Minnesota Public Radio said Wednesday it was severing all business ties with Garrison Keillor, the creator and retired host of “A Prairie Home Companion” after allegations of “inappropriate behavior with an individual who worked with him.”
Over four decades, Mr. Keillor, 75, had created a financial juggernaut for the radio network with his weekly broadcast of songs, skits and tales of his fictional hometown Lake Wobegon, along with related books, recordings and other products.
In a statement he provided to The New York Times, Mr. Keillor said, “I’ve been fired over a story that I think is more interesting and more complicated than the version M.P.R. heard. Most stories are.”
Effective immediately, M.P.R. said, it will no longer distribute and broadcast Mr. Keillor’s remaining programs, “The Writer’s Almanac” and “The Best of A Prairie Home Companion Hosted by Garrison Keillor.”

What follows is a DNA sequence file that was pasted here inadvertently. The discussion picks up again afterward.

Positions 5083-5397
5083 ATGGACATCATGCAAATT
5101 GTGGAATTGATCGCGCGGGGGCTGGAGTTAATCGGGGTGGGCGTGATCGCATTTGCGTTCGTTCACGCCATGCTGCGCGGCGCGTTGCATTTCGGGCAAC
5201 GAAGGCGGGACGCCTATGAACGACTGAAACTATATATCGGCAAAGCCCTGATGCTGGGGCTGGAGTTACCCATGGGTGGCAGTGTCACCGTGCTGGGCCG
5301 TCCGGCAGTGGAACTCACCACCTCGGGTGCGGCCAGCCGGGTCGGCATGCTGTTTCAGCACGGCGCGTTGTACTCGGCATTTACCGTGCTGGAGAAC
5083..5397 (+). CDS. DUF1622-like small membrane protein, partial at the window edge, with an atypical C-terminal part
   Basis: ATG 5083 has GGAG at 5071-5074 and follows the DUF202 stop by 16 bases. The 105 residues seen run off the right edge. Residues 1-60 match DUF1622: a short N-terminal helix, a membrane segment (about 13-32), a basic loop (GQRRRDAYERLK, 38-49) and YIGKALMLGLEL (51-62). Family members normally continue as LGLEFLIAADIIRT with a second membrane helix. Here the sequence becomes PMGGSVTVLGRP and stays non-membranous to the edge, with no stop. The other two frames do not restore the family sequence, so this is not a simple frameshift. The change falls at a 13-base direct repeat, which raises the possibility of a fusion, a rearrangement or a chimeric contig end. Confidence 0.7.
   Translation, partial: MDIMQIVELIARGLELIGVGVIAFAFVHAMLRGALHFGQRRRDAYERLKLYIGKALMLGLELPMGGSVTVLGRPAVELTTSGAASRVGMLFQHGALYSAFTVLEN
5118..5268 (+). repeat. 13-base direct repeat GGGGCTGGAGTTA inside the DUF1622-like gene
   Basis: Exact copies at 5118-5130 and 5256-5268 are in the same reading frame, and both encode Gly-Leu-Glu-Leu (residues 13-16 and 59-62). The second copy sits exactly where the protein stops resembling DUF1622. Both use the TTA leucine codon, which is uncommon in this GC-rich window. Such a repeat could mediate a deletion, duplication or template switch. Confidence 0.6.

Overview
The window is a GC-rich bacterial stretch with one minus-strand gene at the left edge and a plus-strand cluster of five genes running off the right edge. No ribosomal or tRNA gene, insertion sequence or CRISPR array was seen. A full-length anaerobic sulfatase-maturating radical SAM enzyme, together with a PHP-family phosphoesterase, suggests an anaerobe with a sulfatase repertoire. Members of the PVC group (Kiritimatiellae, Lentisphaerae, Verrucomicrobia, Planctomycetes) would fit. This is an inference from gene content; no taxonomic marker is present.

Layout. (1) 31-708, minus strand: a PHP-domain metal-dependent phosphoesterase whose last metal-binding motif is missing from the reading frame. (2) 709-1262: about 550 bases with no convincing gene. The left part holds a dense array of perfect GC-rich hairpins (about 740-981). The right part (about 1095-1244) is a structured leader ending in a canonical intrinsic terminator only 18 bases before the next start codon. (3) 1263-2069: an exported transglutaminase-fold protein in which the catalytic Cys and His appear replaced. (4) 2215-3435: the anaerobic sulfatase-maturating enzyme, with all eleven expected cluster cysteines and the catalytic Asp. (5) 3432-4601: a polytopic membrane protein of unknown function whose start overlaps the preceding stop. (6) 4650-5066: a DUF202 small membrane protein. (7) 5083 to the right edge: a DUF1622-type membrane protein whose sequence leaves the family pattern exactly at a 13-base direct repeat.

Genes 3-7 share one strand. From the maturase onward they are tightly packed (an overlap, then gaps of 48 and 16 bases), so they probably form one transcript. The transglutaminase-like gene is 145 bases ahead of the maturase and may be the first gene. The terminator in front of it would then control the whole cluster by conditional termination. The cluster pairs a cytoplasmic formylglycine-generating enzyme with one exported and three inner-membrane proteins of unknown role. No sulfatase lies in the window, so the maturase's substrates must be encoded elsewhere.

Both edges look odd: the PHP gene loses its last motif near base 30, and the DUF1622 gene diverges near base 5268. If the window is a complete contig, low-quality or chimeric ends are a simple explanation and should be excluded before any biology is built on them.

It will also change the name of American Public Media’s current incarnation of the show, which Chris Thile, a songwriter and mandolinist, took over in October 2016, after Mr. Keillor stepped down.
Jon McTaggart, the president of Minnesota Public Radio, said in a statement that “all of us in the M.P.R. community are saddened by these circumstances.”
He added: “While we appreciate the contributions Garrison has made to M.P.R., and all of public radio, we believe this decision is the right thing to do and is necessary to continue to earn the trust of our audiences, employees and supporters of our public service.”